Walking Your Pet to New Destinations

Poisonous Plants in the Philippines Dangerous to Your Pet

Written by Pacific Pet Transporters on Jan 25, 2019

It’s not easy being a pet parent, especially when your family is on the move. Relocating to a foreign country always requires some adjustment. Everything from the scenery to the food to cultural norms and living conditions will be at least a little, if not very different indeed. At least you can put all those changes into context. Imagine, though, how your pet must feel!

If you’re moving to the Philippines from someplace such as the United States, you’ll find plenty of intriguing and enjoyable differences as you get to know your new home. But, as with all countries, there are also some things to be wary of. For example, the Philippines is home to a number of plants that are toxic to people, to animals, or to both. 

So while there are certain steps you can take to help acclimate your dog or cat to her new surroundings, one of the most important – but easiest to overlook – is learning about poisonous plants that may be lurking in plain sight. Or as Pinoy Top Tens so bluntly puts it: “you could be in for an unpleasant surprise to know that behind those beautiful ornamental plants in your garden lies a killer – something that could be the cause of you or your loved one’s demise.” 

They have identified these as their Top 10 Poisonous Plants in the Philippines:

  1. Buta-buta, also called the Blinding Tree. It most commonly grows on the land side of mangroves. 
  1. Talumpunay Tree (also called Cachubong, although you probably know it as Datura – a dangerous hallucinogenic common to many open areas through the Philippines. 
  1. Dieffenbachia, a common houseplant in America which, if chewed by pets, can cause serious dermatitis, respiratory problems, and even kidney damage.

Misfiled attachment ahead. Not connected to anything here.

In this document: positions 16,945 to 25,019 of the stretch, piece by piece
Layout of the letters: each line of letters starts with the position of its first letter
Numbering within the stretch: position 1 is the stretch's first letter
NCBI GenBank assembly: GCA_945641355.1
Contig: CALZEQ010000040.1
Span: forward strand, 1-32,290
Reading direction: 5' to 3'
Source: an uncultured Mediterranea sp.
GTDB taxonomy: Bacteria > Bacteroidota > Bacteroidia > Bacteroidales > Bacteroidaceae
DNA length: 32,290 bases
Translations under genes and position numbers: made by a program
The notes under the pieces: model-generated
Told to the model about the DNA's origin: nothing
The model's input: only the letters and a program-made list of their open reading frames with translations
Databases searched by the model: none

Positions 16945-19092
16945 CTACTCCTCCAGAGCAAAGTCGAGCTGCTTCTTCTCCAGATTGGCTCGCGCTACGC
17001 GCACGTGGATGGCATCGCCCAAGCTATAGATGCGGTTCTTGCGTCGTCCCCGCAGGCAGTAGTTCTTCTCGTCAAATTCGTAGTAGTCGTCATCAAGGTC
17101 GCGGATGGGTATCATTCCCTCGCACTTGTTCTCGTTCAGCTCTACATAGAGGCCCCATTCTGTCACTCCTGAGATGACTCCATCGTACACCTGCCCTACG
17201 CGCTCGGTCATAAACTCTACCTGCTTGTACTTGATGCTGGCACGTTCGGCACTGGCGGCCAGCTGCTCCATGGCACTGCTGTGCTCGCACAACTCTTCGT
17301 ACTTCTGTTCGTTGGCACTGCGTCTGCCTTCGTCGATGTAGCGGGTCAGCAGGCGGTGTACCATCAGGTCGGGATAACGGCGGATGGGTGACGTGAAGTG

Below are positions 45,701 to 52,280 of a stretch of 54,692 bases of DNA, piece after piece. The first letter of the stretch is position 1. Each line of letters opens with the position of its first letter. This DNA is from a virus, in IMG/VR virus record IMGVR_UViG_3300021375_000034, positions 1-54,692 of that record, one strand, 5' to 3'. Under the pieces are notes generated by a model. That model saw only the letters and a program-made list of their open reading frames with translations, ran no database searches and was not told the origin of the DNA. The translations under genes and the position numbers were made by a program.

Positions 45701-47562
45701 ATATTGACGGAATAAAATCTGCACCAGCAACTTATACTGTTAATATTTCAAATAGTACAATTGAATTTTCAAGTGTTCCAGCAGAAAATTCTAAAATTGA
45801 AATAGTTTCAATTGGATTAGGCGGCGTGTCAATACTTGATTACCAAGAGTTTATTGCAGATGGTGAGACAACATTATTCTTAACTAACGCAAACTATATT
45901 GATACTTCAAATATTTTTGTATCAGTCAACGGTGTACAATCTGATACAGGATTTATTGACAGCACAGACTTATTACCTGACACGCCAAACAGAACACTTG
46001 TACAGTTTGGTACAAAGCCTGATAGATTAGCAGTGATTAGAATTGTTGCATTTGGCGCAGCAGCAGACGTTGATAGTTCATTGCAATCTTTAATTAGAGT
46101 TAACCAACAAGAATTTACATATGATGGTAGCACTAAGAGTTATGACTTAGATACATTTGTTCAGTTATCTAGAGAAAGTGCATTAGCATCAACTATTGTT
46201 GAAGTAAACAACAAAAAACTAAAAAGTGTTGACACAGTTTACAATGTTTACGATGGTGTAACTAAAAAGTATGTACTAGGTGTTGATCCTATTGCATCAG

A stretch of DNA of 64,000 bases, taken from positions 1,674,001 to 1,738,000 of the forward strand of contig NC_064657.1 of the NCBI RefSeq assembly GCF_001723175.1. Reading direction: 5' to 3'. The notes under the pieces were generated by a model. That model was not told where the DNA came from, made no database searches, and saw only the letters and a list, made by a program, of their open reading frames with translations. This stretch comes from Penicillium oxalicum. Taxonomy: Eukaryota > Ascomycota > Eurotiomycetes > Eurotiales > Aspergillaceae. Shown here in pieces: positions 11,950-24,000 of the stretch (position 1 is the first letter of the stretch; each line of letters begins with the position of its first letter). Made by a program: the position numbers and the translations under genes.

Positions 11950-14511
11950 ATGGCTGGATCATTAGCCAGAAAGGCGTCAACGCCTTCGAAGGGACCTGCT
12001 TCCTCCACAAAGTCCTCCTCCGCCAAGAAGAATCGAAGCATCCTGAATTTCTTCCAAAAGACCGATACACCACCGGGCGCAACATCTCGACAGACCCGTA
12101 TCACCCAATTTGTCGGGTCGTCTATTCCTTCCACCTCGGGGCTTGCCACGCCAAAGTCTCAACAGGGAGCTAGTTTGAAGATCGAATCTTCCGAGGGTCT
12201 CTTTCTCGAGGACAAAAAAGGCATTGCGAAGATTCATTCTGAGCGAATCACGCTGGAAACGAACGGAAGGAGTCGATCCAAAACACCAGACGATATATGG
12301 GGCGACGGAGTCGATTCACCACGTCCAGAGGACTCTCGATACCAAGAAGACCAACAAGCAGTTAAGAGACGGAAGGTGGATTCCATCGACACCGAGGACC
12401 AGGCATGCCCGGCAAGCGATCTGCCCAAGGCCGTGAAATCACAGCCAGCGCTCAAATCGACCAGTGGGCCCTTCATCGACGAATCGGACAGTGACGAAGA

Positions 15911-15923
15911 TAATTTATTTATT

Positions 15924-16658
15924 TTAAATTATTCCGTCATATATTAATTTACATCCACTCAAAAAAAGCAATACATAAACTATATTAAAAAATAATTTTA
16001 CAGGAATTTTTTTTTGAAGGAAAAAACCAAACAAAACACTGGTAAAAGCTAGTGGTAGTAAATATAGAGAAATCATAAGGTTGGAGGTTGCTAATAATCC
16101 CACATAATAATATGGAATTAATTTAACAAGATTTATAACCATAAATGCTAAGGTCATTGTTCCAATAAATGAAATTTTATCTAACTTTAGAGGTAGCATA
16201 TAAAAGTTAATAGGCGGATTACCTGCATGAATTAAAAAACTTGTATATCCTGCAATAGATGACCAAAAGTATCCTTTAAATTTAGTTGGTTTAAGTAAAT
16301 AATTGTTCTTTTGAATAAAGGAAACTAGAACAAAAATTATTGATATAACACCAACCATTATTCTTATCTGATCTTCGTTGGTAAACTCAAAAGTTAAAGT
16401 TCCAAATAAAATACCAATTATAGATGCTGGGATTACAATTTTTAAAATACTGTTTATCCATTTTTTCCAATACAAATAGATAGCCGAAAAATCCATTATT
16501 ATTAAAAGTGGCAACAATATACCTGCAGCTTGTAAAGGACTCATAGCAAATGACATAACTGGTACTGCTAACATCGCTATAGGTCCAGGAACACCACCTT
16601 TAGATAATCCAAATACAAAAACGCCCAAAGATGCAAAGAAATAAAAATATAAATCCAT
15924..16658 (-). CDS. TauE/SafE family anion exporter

1. Rosary Pea, a native vine with bright red seeds that look like rosary beads. Not so heavenly, however, as those seeds contain abrin – a poison that is 75x as deadly as ricin. 
  1. Castor bean, the source of the aforementioned ricin, which is plenty deadly itself. 
  1. Wolfsbane, also known as Aconite, which produces a charming substance called alkaloid pseudaconitine used for centuries in warfare and (cover your pet’s ears!) to kill wolves. 
  1. English Yew. This handsome evergreen with its pretty red berries is one of the world’s most poisonous plants, yet it is often used for hedges in the Philippines as well as the US and elsewhere. Every part of the yew except the berries is deadly toxic. 
  1. Belladonna, yet another well-known problem plant. In this case, the entire plant is poisonous, including the fruit. 
  1. Trompeta, or Angel’s Trumpet – a plant that looks and poisons like Datura (thanks to not one but three toxins – scopolamine, hyoscyamine, and atropine), causing cardiac arrest. 
  1. Pong-pong, a tree that is native throughout Asia and is so deadly it’s also called the Suicide Tree. It lives in marshes and coastal salt swamps. 

As noted, many of these plants are used ornamentally in spite of their dangerous capabilities. And speaking of ornamentals, remember that chewing Asiatic lilies can cause kidney failure in cats and chewing bulbs such as tulips, daffodils, and hyacinths can be toxic to dogs.  

Call Your Vet Right Away

If you think your dog or kitty has gotten into something toxic, don’t wait to get them medical attention. Symptoms of plant poisoning can vary dramatically, depending on the plant and how much of it your dog or cat has ingested. They might be lethargic or disoriented, they might vomit or have diarrhea, they might have difficulty breathing, or they might develop rashy, itchy skin.  

With luck, you may learn that your furry friend is having an allergic reaction instead – no fun, but likely less serious. Symptoms can sometimes be quite similar to poisoning, but you can boost your peace of mind by learning more about signs of allergy in pets. 

No matter where you go with your dear pet, we know you always want her to be safe. So we recommend one more peace of mind booster. The American Society for the Prevention to Cruelty to Animals (ASCPA) maintains two web pages that list all the poisonous plants in the world that could harm pets – one list for dogs and one list for cats. Bookmark one or both of these, and you’ll always have a valuable resource at your fingertips.

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Topics: Pet Care, Helping your pet, Pet Travel